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: Sumana's (finally) reading the Baroque Cycle. Unfortunately it would seem as though the supplementary wiki has gone commercial.

[Comments] (1) Signed, Sealed, Repeat: Went to the Met today to say goodbye to the lovely Chinese writing exhibit. Today I decided I would get to the bottom of a mystery that's been bothering me: why do the manuscripts and paintings on display have so many seal impressions on them? Once I noticed this it really started bothering me and I kept looking at the seal impressions instead of the manuscripts. Random manuscript, random painting.

I don't understand a word of Chinese, except as part of a much larger system, but I think I figured it out. In recent works you have one or two seal impressions to act as the artist's signature and/or studio stamp. (I learned this much from English descriptions.) In older works you have seal impressions in those places, but also impressions scattered throughout the document seemingly at random. I believe that those extra seals come from the previous owners of the work.

The impressions aren't part of the work because some of them got cropped when the work was remounted, and in some cases more stamps were added to the new mounting material. I found two pieces that had two impressions in common, but they were made a century apart by different people in different genres. That only makes sense if they were in the same collections for a while. Seals use all different styles of script, but if the seal is part of the work you shouldn't get extremely old pieces with modern-looking impressions on top of them.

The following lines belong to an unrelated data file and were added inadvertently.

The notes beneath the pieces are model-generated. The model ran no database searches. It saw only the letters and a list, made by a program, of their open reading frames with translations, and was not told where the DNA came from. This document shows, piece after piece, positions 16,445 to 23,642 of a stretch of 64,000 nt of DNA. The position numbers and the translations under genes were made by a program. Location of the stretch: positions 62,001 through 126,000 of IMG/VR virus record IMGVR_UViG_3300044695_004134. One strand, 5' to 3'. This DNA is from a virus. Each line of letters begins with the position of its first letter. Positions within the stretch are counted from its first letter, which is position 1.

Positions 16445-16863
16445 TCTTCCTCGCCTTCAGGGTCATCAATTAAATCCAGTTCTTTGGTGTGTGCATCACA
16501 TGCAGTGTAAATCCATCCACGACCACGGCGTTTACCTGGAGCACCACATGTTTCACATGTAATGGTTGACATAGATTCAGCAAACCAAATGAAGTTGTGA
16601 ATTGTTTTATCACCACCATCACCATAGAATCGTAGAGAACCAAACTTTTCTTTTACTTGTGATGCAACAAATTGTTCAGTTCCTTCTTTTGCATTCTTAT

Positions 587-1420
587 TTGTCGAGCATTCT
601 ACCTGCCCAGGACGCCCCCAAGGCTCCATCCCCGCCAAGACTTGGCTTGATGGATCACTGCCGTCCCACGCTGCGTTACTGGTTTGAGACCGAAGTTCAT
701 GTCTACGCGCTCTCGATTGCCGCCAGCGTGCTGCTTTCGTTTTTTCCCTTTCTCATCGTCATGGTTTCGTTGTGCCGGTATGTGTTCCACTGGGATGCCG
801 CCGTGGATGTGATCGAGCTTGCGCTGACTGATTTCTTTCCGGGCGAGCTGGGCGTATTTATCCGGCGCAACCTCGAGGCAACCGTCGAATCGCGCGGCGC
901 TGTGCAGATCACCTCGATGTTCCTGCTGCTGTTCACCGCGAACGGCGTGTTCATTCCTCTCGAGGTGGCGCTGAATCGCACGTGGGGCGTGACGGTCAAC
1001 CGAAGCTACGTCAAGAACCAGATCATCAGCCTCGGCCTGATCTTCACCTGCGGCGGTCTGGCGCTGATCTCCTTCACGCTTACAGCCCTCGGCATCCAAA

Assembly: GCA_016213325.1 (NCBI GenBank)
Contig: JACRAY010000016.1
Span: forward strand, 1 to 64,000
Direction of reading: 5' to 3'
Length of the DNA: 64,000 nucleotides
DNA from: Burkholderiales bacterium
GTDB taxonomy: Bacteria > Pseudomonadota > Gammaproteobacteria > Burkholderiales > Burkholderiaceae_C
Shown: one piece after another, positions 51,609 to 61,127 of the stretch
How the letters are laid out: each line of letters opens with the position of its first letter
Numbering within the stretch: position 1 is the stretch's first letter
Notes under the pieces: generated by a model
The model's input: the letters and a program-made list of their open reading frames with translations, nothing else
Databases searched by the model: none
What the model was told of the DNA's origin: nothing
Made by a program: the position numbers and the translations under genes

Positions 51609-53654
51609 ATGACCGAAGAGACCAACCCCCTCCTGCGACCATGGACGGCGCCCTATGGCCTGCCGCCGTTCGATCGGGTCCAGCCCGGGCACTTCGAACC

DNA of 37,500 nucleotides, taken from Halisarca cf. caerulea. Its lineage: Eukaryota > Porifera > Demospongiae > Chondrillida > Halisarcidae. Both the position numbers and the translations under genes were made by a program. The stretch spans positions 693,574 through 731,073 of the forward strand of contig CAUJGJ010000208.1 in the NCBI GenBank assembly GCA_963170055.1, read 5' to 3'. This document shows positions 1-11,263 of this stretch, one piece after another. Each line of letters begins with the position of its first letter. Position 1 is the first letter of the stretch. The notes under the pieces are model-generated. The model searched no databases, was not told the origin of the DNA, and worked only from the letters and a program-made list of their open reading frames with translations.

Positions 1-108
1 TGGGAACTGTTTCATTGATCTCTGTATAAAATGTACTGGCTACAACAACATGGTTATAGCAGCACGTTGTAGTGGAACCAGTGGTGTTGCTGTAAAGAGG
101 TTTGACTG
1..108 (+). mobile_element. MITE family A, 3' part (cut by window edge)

Sometimes the impressions actually obscure a bit of the work, which is the sort of sloppy stamping I'd expect from a censor or customs inspector. But why would you need to approve or inspect the same piece over and over again, even over centuries? One manuscript had 90 seal impressions counting duplicates (fortunately, most of these were in blank space at the end), and one unfortunate masterpiece had 27 impressions all over it like misplaced kisses.

In general it seems like the sort of thing people did before certificates of authenticity and modern ideas of art preservation. As I mentioned, none of the contemporary pieces had an unreasonable number of seal impressions (though given the dadaist nature of some of those pieces I wouldn't be surprised to see one where they completely obliterate a text). However this is just my hypothesis, so I invite people who might actually know what is happening (John? Steve?) to set me straight.

Since a lot of the works on display were letters, I've got a far-fetched hypothesis that some of the seals might be postmarks. Doesn't seem too likely.


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